Question: We plow our parking lot and shovel the snow from the sidewalks in the winter, but people still track a lot of snow into the building. Is there something that can be put in the entryway to absorb snowmelt and provide traction so that no one slips and falls?
Answer: You can prevent slips and falls while absorbing liquid tracked into the building with the PIG® Grippy® Floor Mat, which has been popular with our customers who want to swap their traditional rental entrance mats with a more absorbent mat that prevents accidents. Because the PIG® Grippy® Floor Mat has an adhesive backing, it will stay exactly where you put it while quickly absorbing rain, snowmelt and other liquids that customers and employees track into the building.
It’s great that you want to prevent slips and falls, but you should also have a plan to care for entryways when there is bad weather. Having the tools and equipment necessary allows everyone to act quickly to keep water in check and everyone on their feet.
Consider the eight following best management practices as part of a bad weather plan:
1. Keep Parking Lots and Sidewalks in Good Condition
Cracks, potholes and other surface imperfections allow rainwater, snow and ice to collect. This can cause slippery surfaces outdoors and allow additional water to be tracked into the building. Filling cracks and potholes will help prevent these problems and makes plowing or shoveling the parking lot and sidewalks easier.
2. Remove Snow and Ice Before Employees and Patrons Arrive
Plowing parking lots and shoveling sidewalks in advance of everyone’s arrival helps prevent slips and falls outdoors and minimizes the amount of snow that is tracked into the building. If these services are contracted, ensure that the contract specifies that snow and ice will be removed at least 45 minutes before the start of business.
3. Obtain and Replace Supplies in the Off-Season
It can be difficult to purchase shovels, ice melt and heat torches during the winter months – especially after the first snow of the season. Although these items can take valuable storage space, having an adequate supply before the first snow is an important step in preparedness.
4. Use Scraper Mats Outside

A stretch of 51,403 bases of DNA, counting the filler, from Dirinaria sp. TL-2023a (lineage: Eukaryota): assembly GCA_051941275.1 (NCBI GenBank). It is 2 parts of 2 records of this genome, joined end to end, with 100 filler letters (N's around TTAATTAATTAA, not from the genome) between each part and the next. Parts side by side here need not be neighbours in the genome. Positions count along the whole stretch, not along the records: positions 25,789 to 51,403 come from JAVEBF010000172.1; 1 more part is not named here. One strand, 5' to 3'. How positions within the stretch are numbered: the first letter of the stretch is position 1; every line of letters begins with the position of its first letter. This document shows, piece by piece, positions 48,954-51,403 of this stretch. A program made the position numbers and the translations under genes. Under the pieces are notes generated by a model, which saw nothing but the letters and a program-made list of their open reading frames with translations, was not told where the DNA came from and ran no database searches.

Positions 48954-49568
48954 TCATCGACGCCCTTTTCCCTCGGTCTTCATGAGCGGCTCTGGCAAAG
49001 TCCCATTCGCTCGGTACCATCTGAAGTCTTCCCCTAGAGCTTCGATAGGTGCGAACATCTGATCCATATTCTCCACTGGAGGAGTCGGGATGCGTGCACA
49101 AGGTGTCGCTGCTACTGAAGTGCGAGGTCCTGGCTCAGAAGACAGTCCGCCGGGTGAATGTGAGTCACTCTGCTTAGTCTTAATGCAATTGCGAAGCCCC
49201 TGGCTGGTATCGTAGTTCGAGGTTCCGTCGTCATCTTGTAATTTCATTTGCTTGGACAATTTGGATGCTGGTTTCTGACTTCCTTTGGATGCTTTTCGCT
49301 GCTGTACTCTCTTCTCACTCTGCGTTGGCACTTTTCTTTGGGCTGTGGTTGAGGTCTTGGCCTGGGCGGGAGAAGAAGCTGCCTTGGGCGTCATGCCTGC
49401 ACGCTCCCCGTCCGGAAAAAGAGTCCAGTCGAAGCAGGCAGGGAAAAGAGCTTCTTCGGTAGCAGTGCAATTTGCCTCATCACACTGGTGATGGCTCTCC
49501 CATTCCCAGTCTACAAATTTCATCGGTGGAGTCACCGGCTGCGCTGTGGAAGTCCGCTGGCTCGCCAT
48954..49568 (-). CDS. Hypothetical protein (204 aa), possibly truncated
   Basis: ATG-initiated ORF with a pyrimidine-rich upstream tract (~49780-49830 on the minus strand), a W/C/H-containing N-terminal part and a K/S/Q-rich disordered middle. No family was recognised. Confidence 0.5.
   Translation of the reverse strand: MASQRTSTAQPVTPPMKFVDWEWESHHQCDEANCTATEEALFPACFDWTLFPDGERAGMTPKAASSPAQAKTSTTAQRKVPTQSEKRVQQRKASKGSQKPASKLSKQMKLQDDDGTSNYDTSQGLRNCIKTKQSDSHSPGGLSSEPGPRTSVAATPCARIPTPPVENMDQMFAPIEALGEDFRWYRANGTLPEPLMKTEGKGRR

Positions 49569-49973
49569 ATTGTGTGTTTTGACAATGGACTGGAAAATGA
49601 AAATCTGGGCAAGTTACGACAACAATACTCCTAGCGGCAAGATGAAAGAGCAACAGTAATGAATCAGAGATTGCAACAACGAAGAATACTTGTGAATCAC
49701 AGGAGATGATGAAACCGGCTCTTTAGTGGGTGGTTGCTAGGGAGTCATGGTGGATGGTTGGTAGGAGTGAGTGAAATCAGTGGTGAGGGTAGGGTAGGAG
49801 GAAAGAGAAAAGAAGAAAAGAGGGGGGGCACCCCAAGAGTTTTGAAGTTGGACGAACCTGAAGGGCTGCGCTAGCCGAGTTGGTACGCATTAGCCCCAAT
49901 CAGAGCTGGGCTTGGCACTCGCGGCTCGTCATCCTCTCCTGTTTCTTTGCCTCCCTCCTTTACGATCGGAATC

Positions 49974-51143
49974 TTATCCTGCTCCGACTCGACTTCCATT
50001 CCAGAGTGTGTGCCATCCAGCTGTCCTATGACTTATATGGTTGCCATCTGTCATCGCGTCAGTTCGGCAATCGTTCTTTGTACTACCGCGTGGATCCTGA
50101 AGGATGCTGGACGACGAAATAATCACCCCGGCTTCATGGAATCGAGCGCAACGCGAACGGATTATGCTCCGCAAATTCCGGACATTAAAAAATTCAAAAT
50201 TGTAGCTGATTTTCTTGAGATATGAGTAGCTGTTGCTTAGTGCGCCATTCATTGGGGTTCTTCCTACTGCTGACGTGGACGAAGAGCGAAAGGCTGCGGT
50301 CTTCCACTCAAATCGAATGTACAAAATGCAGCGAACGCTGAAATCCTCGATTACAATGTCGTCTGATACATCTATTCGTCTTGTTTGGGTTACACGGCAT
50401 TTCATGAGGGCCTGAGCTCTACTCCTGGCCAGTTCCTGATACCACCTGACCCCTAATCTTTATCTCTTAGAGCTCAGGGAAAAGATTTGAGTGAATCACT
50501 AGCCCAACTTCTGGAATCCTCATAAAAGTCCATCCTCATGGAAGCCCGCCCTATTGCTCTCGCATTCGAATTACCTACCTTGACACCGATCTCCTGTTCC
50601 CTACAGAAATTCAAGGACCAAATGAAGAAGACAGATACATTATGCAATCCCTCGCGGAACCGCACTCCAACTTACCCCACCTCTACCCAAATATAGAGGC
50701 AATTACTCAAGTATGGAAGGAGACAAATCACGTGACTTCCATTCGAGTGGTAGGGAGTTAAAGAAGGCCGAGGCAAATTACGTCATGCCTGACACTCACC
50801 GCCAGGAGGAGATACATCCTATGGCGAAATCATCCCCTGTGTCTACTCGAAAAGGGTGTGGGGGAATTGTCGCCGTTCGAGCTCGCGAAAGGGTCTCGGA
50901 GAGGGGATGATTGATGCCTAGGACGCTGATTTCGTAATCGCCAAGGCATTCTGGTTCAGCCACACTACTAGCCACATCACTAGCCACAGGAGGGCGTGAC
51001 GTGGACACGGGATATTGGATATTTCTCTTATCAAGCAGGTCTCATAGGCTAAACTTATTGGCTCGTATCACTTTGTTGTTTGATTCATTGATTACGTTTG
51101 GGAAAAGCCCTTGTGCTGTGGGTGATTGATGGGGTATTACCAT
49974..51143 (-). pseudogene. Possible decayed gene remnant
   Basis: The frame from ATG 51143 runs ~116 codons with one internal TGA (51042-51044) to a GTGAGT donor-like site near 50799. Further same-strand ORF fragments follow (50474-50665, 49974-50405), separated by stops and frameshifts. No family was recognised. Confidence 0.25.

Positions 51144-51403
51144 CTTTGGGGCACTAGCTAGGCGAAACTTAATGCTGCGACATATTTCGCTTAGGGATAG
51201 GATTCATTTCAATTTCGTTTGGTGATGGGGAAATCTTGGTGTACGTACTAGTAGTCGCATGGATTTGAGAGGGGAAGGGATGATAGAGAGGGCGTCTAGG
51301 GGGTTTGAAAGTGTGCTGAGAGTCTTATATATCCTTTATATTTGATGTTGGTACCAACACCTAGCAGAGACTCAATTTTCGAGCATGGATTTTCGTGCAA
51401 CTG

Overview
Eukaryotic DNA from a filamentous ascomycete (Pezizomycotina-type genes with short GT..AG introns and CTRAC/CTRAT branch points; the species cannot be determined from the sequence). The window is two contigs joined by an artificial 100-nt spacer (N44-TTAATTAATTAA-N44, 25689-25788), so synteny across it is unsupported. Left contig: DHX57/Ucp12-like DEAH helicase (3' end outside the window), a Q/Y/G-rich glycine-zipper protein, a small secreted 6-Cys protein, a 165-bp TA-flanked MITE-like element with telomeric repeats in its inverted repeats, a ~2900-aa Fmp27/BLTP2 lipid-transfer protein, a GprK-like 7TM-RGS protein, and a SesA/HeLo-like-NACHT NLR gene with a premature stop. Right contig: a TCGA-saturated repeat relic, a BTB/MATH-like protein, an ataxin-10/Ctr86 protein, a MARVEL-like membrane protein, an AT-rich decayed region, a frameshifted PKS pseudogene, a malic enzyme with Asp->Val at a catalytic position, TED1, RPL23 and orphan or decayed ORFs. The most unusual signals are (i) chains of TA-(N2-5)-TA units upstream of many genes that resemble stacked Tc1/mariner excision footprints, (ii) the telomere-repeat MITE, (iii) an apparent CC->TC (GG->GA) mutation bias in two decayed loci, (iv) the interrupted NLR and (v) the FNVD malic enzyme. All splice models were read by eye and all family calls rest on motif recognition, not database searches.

Scraper mats are an important first line of defense in keeping dirt and water out of a building. The deep, coarse pile of a scraper mat helps to brush snow, dirt and water off of people’s feet as they walk over it. Look for mats that allow water to drain into a basin, which are easy to maintain.
5. Consider Canopies Over Entrances
Because they don’t have walls, canopies won’t completely prevent employees from tracking rain and snow into buildings, but canopies will keep a majority of rain and snow away from doors. They also help to maximize the value of scraper mats and provide people with a dry area to put down their umbrellas before they enter the building.
6. Use Absorbent Mats Inside Entrances
Rental entrance mats are a staple in building entryways. Most are made of polyester, nylon or other man-made fibers that are long wearing, but non-absorbent. This means that even after walking over them, peoples’ feet may not be dry and people may track water well beyond an entryway.
Rental mats also tend to buckle and fray over time, causing a trip hazard. An adhesive-backed mat, such as the PIG® Grippy® Floor Mat, is a great choice for entrances because it stays exactly where you put it without bunching or slipping. It also absorbs liquids quickly and can be swept, mopped or vacuumed easily.
7. Ensure Walk-Off Matting Is Long Enough
Very few people wipe their feet when they enter a building. Because of this, entrance mats need to be long enough for people to take at least six steps on the mat to dry their feet before stepping off the mat. Ten-to 20-foot mats usually provide the distance necessary to take six steps.
8. Determine the Need for Floor Dryers, Vacuums, Mops, Buckets and Other Tools
Sometimes bad weather wins and parking lots and sidewalks can’t be kept clear. When this happens, scraper mats and entrance matting become over-saturated and other tools are needed to keep entrances clean and dry.
Floor dryers and wet/dry vacuums can help to dry mats and floors rapidly. Mops and buckets can serve as an additional line of defense. When these items are in use, be sure to clearly identify them so that they do not become a tripping hazard.
Weather forecasts make it easier to predict when bad weather is going to happen. But don’t wait for the meteorologist. Having a bad weather floor safety plan and the right tools and equipment available ensures entryway will be maintained and slips, trips and falls hazards will be minimized.